Producing sound with a jew's harp is easy. One only needs to know the basics - how to take the instrument in one's hand, place it on the mouth, hold it against the teeth and make the reed of the instrument sing. The mystical sound that man can produce with this tiny instrument has captivated many nations for centuries. The earliest jew's harps found in Estonia was a jew's harp dug out from Otepää town hill dating back to the beginning of the 13th century. However, since at that time Otepää town hill was the location of a German fortress, this finding cannot be considered as a proof of jew's harps spreading across Estonia. There are, however, several findings from the 15th and 16th century and it can be suggested that at that time jew's harp was a popular instrument among peasants.
Today jew's harps can probably be found in many households. However, finding people, who can play this instrument, is much more complicated. As mentioned above, it is easy to produce sound with this instrument, but playing songs or melodies takes some practice, as with any other instrument. Seemingly a simple toy, but in practice an ancient instrument requiring subtle playing technique.
Different types and names of jew's harps can be found all over the world: Parmupill in Estonia, Guimbarde in France, Maultrommel in Austria, Vargan in Russia, Munnharpe in Norway, Khomus in Tuva or Jew's harp in England etc. An interesting fact concerning the instrument's English name "jew's harp" is that, in fact, this name does not indicate any connection to the Jews. The name is a consequence of some publishers mixing up a few letters at one point. The initial intention was to name the instrument "jaw's harp" but somehow, when the text was published, "a" was replaced by "e" and since then even scientific publications have consistently been using this inaccurate name.
There is firm evidence that in Estonia the jew's harp was at this one period used for playing dance music. Imagine the whole village dancing after a village musician comes to the swinging square, takes the musical instrument out of his pocket and begins playing a tune. This is not a joke. A village musician played dance tunes - Flat-Foot Waltzes, polkas etc.
Theodor Saar from Kihnu once told that in the 1930s there was a wedding where the only musician was a person playing a jew's harp. As the silent sound of the instrument could not overcome the loud party noise, most of the dancers where looking at and following the rhythm of movement of the musicians foot. This is how they derived the correct rhythm and tempo.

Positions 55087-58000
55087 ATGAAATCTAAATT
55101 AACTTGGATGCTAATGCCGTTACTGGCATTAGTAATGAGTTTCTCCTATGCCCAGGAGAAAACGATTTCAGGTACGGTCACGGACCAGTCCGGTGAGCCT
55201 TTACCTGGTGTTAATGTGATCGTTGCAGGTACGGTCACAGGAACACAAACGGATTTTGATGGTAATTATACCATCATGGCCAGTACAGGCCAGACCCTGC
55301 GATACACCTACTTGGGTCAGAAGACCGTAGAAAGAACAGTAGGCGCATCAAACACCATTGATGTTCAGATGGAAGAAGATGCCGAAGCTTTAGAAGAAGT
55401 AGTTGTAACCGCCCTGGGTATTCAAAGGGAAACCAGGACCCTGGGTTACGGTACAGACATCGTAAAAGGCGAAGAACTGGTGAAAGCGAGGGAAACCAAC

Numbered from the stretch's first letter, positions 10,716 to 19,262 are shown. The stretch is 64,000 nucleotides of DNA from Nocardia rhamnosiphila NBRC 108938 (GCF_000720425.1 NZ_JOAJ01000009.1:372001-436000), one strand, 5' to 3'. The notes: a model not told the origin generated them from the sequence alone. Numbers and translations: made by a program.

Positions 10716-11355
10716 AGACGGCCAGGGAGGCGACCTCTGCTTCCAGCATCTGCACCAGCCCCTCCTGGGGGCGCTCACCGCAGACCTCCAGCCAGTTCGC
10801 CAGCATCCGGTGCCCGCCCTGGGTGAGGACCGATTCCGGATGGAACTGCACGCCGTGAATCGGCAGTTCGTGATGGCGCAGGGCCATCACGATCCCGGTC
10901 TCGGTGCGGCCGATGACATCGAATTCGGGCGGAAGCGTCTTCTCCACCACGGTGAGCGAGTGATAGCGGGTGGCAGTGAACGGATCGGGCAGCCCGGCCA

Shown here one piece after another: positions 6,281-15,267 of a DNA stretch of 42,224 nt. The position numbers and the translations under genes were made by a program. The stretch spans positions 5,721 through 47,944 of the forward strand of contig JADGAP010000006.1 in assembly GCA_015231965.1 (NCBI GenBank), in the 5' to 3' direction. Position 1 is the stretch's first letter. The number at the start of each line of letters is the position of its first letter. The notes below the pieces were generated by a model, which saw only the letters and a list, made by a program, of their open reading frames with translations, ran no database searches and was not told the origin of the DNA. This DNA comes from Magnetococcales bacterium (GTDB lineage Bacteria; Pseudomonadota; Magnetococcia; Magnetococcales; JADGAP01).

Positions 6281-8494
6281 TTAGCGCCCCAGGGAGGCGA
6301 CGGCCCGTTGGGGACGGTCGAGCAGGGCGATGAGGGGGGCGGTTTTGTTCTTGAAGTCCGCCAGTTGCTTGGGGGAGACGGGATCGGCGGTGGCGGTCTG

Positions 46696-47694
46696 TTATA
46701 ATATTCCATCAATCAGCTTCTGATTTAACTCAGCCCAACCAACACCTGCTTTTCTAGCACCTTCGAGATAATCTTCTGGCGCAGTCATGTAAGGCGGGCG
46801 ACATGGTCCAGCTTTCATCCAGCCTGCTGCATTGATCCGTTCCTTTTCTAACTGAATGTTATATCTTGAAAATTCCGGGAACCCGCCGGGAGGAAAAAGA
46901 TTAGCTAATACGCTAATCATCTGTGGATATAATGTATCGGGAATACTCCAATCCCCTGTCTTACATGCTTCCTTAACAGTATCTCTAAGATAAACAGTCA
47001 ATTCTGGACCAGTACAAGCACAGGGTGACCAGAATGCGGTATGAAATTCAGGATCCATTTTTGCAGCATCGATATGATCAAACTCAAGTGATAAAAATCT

In general there is enough evidence of people dancing to the rhythm of jew's harp to support the story of a man from Jõhvi, who in 1944 said: "... already in the ancient times men used to build big swings... And when they'd had enough of working, they played and sang. Then along came zithers and concertinas, and people danced. Some people carried a jew's harp in their pocket and sometimes its tune was very happily used as dance music.”
Jaan Türk called the jew's harps or harmonicas used in our land frog's harps. The way Jaan Türk handled his frog's harp was completely different from the technique used in coastal Estonia - he did not place the instrument between his lips but in his oral cavity where the vibrating sounds produced something similar to "slurping". His skillful play was very enjoyable.
An interesting description of Peeter Vekmann, a passionate jew's harp player: “When Peeter started playing, already his first notes created such silence in the audience that one could have heard a pin drop. The musician was so skillful in using his instrument, and his oral cavity as a resonator, that the sounds he produced were very colorful and versatile. The audience was captivated by his play and did not want to allow him to leave the stage. He had to play again.”
Peeter Piilpärk: a musician played jew's harp, according to their own words, "under the tongue" or "above the tongue". Playing "under the tongue" was the Kihnu way.
Jaan Rand: Jaan, being a passionate musician, always carries his jew's harp with him everywhere he goes.
Ruuben Kesler said: "Whenever I have time to spare from my farm work, I grab my jew's harp because it makes my mind feel happy and my body feel light!”
In his memoirs, August Pulst very colorfully describes his collaboration with Villem Ilumäe, a talented musician: “When I first discovered this musician based on the information received from Lääne-Nigula, I found out he was living in a "smoke hut" (a chimneyless hut with a vent in the roof to let out the smoke) and very soon after that I also saw the musician himself coming around the corner of his hut. When I asked him, if he was the jew's harp player I was looking for, he smiled, placed his hand in his jacket pocket and took out his jew's harp. And I said: ‘Well, look at the true musician - always carrying his instrument in his pocket just as some smokers carry their pipes!’ This statement lit up his eyes and he immediately replied ‘Well, yes, you know I have been playing that instrument for a little while! We call it a mouth harp.’" Then the musician told me that his mouth harp was 58 years old. He had only changed the reed since it breaks after a while.
This post was written by Cätlin Mägi (formerly Jaago) for DAN MOI World Music Instruments. If you are interested in more details on the Estonian jew's harp culture and history we strongly recommend Cätlins excellent book "Eesti Parmupill - Estonian Jew's Harp", available in our webshop.